Flash Burst Speed
Before you scroll down and look at the setup on how I took this photo. Click on it and take a good look at full size (1.4mb). It actually turned out quite well. The whole photo idea came from a discussion with my Bee Friend who has been taking photos of his bee hives – bees at high speed. The discussion was about the actual speed of your flash vs the speed of your shutter and that developed into a discussion on “shutter dragging” – this is part I of my posts on shutter dragging – using your flash to freeze motion in dark settings, while still having some of your background exposed.
Just to set the record straight, this photo is NOT shutter dragging, this is just plain old high speed photography using a flash as the light source. So you ask why am I talking about shutter dragging and how can this be part I? Simple, the two are completely related and if you fundamentally see and understand the speed of the burst of light from your flash and then you understand what flash sync speed is, you’ll totally just slip right into to a full understanding of shutter dragging and you can exploit it for yourself at a later time.
When you look at these photos you might think I have state of the art high speed photo equipment. Well I have great equipment, but it’s not special high speed equipment. You could actually do this yourself with a point and shoot, albeit a little more difficult and maybe not quite as much light to work with.
- 1 Pyrex pan (color blue)
- 2 blueberries
- 1 pencil eraser
- 1 mostly motivated assistant who understands timing is everything
- a bit of tap water
- 1 Camera (Nikon D7000) w/ Nikon 24-70 f2.8 lens
- 3 flashes mounted on stands 2 Vivitar 285HV’s (see my article) and 1 Nikon SB600
- 3 Cowboy Studio Flash Triggers (see my article)
Before you get all crazy on me thinking you don’t have the equipment, the lens was shot at f13, so you can use just about any old lens. Same with the the body. I could have done this with my D40 and the kit lens. All the extra flashes are just helpful, but you can do it with your on-board flash and you wouldn’t even need the Flash Triggers or stands. Though you are going to want a tripod and manual focus.
To take these photos I stuck the camera into manual mode, cranked up the shutter speed to 1/250th of a second (max shutter sync speed), fixed ISO to 100 and turned all the flashes on to 1/4 power (more on that later). I dimmed the lights in the room and then started off with an aperture of around f8. Fired a test shot and looked at the histogram to see my exposure. I kept cranking the aperture up until I hit just right at f13. You could do this just by looking at a preview, but the histogram makes it easy to see.
Once my exposure was just right, I then held something up in the dead center of my pan where I wanted the center of my focus to be. I used auto-focus to get focused, then switch to manual so it would stay focused in that exact spot. I then timed with my assistant dropping things in the water while I fired at my fastest frame rate (usually a burst of three images). Since I was at 1/4 power on my flashes I got a burst of three 1/4 power flashes no problem in quick succession without the flash having to recharge – that was a bonus as the flashes were able to take three to four shots in a row and keep up. The Vivitar 285HV by the way is an $89 flash. A bunch of trial and error later and we had our shots. Sweet. I will admit a point and shoot might be hard simply because of shutter lag, but it can be done if you time things right. Timing is obviously everything here.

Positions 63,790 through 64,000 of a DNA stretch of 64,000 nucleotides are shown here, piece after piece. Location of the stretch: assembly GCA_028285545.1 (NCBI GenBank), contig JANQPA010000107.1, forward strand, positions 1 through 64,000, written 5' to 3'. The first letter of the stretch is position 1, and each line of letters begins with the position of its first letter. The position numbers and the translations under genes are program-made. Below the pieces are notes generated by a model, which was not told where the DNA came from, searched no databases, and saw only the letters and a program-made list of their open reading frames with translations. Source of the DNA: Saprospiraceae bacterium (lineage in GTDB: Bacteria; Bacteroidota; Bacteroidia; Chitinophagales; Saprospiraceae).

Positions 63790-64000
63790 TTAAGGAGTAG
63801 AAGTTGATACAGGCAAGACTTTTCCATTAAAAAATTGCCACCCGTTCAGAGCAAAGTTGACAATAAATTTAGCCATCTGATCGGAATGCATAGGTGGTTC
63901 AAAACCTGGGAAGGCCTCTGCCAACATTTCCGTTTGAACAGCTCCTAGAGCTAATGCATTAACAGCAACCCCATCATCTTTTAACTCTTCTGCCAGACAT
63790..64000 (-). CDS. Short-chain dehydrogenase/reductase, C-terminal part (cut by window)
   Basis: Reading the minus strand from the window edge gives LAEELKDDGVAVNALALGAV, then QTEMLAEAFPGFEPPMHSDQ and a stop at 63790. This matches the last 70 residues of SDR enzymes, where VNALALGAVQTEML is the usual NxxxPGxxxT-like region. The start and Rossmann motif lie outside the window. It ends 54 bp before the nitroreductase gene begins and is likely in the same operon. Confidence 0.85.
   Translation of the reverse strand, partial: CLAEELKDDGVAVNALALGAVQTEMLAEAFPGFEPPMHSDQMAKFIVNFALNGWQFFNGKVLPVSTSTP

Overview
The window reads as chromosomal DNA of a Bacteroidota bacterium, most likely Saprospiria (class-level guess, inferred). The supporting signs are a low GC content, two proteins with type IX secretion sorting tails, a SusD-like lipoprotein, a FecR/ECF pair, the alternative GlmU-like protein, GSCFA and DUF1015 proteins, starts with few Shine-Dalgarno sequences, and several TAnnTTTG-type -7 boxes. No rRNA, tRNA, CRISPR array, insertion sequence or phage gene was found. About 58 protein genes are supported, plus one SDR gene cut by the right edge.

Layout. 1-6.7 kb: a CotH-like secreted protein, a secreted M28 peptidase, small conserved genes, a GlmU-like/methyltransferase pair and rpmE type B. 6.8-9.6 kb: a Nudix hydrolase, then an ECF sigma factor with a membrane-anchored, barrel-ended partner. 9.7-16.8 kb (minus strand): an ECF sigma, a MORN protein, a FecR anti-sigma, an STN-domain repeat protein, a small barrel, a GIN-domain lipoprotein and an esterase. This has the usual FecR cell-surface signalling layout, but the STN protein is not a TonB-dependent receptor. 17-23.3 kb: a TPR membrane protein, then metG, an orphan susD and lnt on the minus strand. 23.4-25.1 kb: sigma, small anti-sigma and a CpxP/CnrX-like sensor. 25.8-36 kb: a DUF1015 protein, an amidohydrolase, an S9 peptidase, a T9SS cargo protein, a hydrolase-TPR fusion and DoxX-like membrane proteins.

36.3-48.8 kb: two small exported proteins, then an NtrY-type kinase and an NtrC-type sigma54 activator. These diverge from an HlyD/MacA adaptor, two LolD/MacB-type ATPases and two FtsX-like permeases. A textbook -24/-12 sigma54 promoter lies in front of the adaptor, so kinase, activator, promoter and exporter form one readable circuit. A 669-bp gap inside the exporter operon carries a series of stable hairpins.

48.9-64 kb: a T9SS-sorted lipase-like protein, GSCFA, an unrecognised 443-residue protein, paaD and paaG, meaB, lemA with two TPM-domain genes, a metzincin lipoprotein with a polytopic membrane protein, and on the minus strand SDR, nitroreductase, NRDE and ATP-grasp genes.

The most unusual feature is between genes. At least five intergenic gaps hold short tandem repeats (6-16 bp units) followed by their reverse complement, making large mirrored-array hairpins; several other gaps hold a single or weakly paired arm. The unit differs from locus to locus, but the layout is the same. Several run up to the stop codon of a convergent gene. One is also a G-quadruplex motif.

So how and why did this actually work? If I had thought ahead I would have taken the shots with a slower shutter speed of 1/30th of a second to prove the point. Even with 1/250th of a second you are not going to freeze water in mid air. The first thing to know is the shutter speed had little to do with these shots or the exposure. I could have shot it at 1/15th of second or 1/250th of a second – it really didn’t matter. What mattered was that I was getting 99% of my exposure from my flash. The flash was so bright compared to the light in the room that the only thing I was getting was the burst of the flash. Think of being in a totally blacked out room when a flash photo is taken – you see everything for a very short time.
How long is the flash duration? Well that depends on the flash, power level, etc. Good studio lighting for example can be extremely fast (and bright). My SB-600 according to Nikon has the following flash durations:
1/900 sec. at M 1/1 (full) output
1/1600 sec. at M 1/2 output
1/3400 sec. at M 1/4 output
1/6600 sec. at M 1/8 output
1/11100 sec. at M 1/16 output
1/20000 sec. at M 1/32 output
1/25000 sec. at M 1/64 output
I honestly don’t know the flash duration of the Vivitar 285HV’s. But once I saw the Nikon SB-600 specs, I knew that lower power would yield faster bursts of light. I set everything to 1/4 power and got about 1/3400th of a second burst of light. Thats right everything was exposed for only 1/3400 of a second even thought he shutter was set to 1/250th. Wow! If I needed faster I could have lowered the power even more, moved the flashes in closer and got extreme stopping power of 1/25,000th of a second – do that with your shutter.
So thats the first lesson. A burst of a flash is very short and very fast. Where does shutter dragging come in? Well thats in part II when I can get some demo shots, but for now flash duration is this articles critical concept that I demonstrate in the photos above. I froze water in mid air simply by using my flash for the exposure and not how long my shutter was open. I was able to pretend my shutter was faster then it really was by having a bright flash.
My next article I’ll cover flash sync speed since thats the second concept you need to understand with shutter dragging. Your flash sync speed is the fastest your shutter can go without being in the way of the burst of light from your flash.